By Hillel Aron
By Joseph Tsidulko
By Patrick Range McDonald
By David Futch
By Hillel Aron
By Dennis Romero
By Jill Stewart
By Dennis Romero
But success has come with a price. The corporate stores have nudged out many of the unique independent outlets — the small booksellers, record shops and funky boutiques — threatening the eclectic flavor that has helped make the Promenade a success.
"When leases are coming up, they can’t hold on," said Margie Ghiz, owner of Midnight Special Bookstore, a progressive independent book seller flanked by Borders and Barnes & Noble. Ghiz says she is fortunate to have a generous landlord who supports her community-oriented cultural approach. But she worries that other independents aren’t so lucky: "You’re seeing this mass moving-in of chain retailers. I don’t think there are 10 independents any more."
It was the independents that helped give the Promenade its "hip image," said Tony Palermo, partner in Teasers restaurant, one of the pioneering businesses on the revitalized strip. Now, he said, "It’s just turning out like corporate America. I think the Promenade is a great place, but I think the greed is setting in. I think people are going to be priced out of the market."
That is the fear that has spurred the City Council into action. "There are trends on the Promenade which, if not reversed, could lead to its demise," said Councilman Michael Feinstein, a state Green Party leader. "We lost so many small stores when it moved to large national chains that it’s out of balance."
Feinstein is particularly disturbed by the imminent demise of the International Food Court, one of his favorite culinary haunts, which is losing its lease to make way for a Bebe chain store. Feinstein is quick to note that the September closing, which in great part spurred the proposed moratorium, comes on the heels of the loss of the King George Pub — "an inviting social space" — which has been replaced by the Gap, turning the intersection of Third Street and Santa Monica Boulevard into "a cold corner where its front door reveals an elevator."
To stem the tide, Feinstein and fellow councilman Paul Rosenstein have asked staff to study the possibility of imposing a moratorium on the conversion of restaurants to retail spaces. "The restaurant owners made it clear to me that they thought their days were numbered," Rosenstein said. "They had their doubts they could afford the exorbitant rates being charged." Ironically, the proposal flies in the face of a previous measure that restricted the number of restaurants and liquor outlets per block.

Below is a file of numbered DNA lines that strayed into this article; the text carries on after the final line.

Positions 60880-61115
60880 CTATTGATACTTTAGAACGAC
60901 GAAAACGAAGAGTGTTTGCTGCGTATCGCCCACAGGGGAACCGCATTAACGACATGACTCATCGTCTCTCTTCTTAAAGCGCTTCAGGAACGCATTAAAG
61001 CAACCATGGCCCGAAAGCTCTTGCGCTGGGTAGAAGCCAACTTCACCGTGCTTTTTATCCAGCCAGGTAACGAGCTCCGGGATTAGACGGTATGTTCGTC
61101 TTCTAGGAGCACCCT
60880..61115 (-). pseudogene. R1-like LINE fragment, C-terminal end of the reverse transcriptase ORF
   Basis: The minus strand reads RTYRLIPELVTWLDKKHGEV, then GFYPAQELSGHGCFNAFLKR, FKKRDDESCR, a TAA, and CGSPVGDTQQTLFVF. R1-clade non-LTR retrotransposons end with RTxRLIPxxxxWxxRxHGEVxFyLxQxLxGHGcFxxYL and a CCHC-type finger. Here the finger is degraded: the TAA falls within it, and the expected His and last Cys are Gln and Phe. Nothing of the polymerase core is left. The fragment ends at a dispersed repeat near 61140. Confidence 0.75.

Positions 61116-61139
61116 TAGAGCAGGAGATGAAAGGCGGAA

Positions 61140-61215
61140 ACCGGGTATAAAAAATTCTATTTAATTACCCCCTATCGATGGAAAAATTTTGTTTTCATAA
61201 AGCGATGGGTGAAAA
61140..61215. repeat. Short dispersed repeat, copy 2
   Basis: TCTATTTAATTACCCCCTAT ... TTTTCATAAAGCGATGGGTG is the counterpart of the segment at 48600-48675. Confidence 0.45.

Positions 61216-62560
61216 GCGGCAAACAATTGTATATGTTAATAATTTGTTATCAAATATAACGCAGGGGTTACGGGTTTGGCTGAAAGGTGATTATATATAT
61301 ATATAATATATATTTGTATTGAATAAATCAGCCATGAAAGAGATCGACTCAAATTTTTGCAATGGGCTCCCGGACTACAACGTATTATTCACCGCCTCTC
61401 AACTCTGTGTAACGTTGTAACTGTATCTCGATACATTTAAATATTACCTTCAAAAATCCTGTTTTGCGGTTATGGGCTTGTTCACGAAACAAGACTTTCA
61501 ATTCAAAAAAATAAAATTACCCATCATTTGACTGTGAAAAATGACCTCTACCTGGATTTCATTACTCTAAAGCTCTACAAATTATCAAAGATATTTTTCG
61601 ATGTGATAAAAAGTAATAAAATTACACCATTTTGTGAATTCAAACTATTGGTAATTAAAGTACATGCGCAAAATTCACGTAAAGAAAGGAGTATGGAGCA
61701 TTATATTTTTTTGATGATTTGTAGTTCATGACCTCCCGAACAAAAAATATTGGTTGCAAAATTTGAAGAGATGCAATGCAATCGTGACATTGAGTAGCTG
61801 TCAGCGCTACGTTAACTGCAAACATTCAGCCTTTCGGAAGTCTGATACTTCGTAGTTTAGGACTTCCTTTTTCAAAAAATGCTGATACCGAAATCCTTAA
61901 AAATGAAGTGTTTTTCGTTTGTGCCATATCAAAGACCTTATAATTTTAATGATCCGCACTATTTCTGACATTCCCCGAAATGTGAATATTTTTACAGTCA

And there also is talk of imposing a limitation on the square footage retailers can occupy, a proposal former mayor Zane endorsed at a July 26 meeting of the Santa Monica Leaders Club. "My concern is the loss of smaller indigenous retailers who have been there from the beginning that find themselves the victim of their own successes," Zane, who often lectures on the success of the Promenade, told the gathering of civic leaders. "How many Banana Republics and Starbucks can there be?"
The battle between property owners and city officials went public the following week, when a group of concerned landlords met on August 4 at one of the Promenade’s three movie theaters to discuss the proposed moratorium on restaurant conversions. The landlords sent a clear message, heeded by the Bayside District board, which voted unanimously to oppose the declaration of an emergency: Mess with market forces, they warned, and you will send a chilling effect that could help starve the goose.
"It’s hard to understand how suddenly we have an emergency," said property owner Ernie Kaplan. "I never heard anybody say there is a problem. We live in a capitalist economy. The market drives what basically will be on the Promenade. The Promenade has been healthy because these market forces have been working."
Feinstein, who was at the meeting, disagreed. "As a city, we don’t want to simply sit back and let market forces entirely shape an area that is such an important social center," Feinstein said. "Our role is not to just hope that market forces that go up and down are going to give us everything for everybody."
"A lot of Santa Monica money has gone into creating the Promenade," said Councilman Kevin McKeown, who also is a member of the Green Party. "If we allow the success to crowd out our people, we do our community a disservice. If we’re just chain stores, why not just go to the Galleria?"
The resurgence of the Promenade never relied solely on market forces. In fact, it was the result of a groundbreaking partnership between the public and private sectors, a partnership that capped a 25-year effort by the city to pump life into its dying downtown center.
The first attempt came in 1965, when the city — following the recommendations of a consultant’s report from the 1950s — closed the street to automobile traffic, encouraging pedestrians to walk the three-block stretch, which was renamed the Santa Monica Mall. It also improved parking, eventually building six parking structures on Second and Fourth streets over the next few years. The opening drew nationwide attention, but the initial interest soon waned. "After the groundbreaking, people came to see it for the first six months," said City Manager John Jalili, "and they never came back."